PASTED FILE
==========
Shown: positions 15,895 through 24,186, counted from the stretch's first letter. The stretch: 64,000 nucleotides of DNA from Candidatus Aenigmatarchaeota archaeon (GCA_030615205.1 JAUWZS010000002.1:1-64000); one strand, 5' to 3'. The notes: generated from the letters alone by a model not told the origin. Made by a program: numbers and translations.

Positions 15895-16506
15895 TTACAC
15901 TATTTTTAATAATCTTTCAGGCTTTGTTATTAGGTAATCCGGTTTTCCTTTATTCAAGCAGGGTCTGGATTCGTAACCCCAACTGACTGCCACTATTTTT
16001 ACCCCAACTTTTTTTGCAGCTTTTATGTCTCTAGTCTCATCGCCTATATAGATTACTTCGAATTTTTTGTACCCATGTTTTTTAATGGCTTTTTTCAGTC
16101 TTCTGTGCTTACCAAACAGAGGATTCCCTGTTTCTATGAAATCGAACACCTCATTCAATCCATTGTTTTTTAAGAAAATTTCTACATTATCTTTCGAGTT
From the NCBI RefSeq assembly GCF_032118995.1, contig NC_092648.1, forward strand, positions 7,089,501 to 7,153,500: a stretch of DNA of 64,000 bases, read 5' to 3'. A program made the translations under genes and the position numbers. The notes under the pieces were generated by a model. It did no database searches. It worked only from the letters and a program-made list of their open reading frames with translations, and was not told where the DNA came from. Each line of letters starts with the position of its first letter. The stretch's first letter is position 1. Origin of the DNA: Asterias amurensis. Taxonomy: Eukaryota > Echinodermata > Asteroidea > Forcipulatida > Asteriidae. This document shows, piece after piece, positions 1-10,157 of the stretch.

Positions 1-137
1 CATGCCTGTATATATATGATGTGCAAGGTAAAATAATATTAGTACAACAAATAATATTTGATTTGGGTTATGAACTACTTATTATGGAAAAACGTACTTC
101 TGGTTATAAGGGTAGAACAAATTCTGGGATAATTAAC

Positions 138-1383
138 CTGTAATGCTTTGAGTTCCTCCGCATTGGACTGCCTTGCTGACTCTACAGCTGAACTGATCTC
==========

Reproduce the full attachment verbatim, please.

Shown: positions 15,895 through 24,186, counted from the stretch's first letter. The stretch: 64,000 nucleotides of DNA from Candidatus Aenigmatarchaeota archaeon (GCA_030615205.1 JAUWZS010000002.1:1-64000); one strand, 5' to 3'. The notes: generated from the letters alone by a model not told the origin. Made by a program: numbers and translations.

Positions 15895-16506
15895 TTACAC
15901 TATTTTTAATAATCTTTCAGGCTTTGTTATTAGGTAATCCGGTTTTCCTTTATTCAAGCAGGGTCTGGATTCGTAACCCCAACTGACTGCCACTATTTTT
16001 ACCCCAACTTTTTTTGCAGCTTTTATGTCTCTAGTCTCATCGCCTATATAGATTACTTCGAATTTTTTGTACCCATGTTTTTTAATGGCTTTTTTCAGTC
16101 TTCTGTGCTTACCAAACAGAGGATTCCCTGTTTCTATGAAATCGAACACCTCATTCAATCCATTGTTTTTTAAGAAAATTTCTACATTATCTTTCGAGTT
From the NCBI RefSeq assembly GCF_032118995.1, contig NC_092648.1, forward strand, positions 7,089,501 to 7,153,500: a stretch of DNA of 64,000 bases, read 5' to 3'. A program made the translations under genes and the position numbers. The notes under the pieces were generated by a model. It did no database searches. It worked only from the letters and a program-made list of their open reading frames with translations, and was not told where the DNA came from. Each line of letters starts with the position of its first letter. The stretch's first letter is position 1. Origin of the DNA: Asterias amurensis. Taxonomy: Eukaryota > Echinodermata > Asteroidea > Forcipulatida > Asteriidae. This document shows, piece after piece, positions 1-10,157 of the stretch.

Positions 1-137
1 CATGCCTGTATATATATGATGTGCAAGGTAAAATAATATTAGTACAACAAATAATATTTGATTTGGGTTATGAACTACTTATTATGGAAAAACGTACTTC
101 TGGTTATAAGGGTAGAACAAATTCTGGGATAATTAAC

Positions 138-1383
138 CTGTAATGCTTTGAGTTCCTCCGCATTGGACTGCCTTGCTGACTCTACAGCTGAACTGATCTC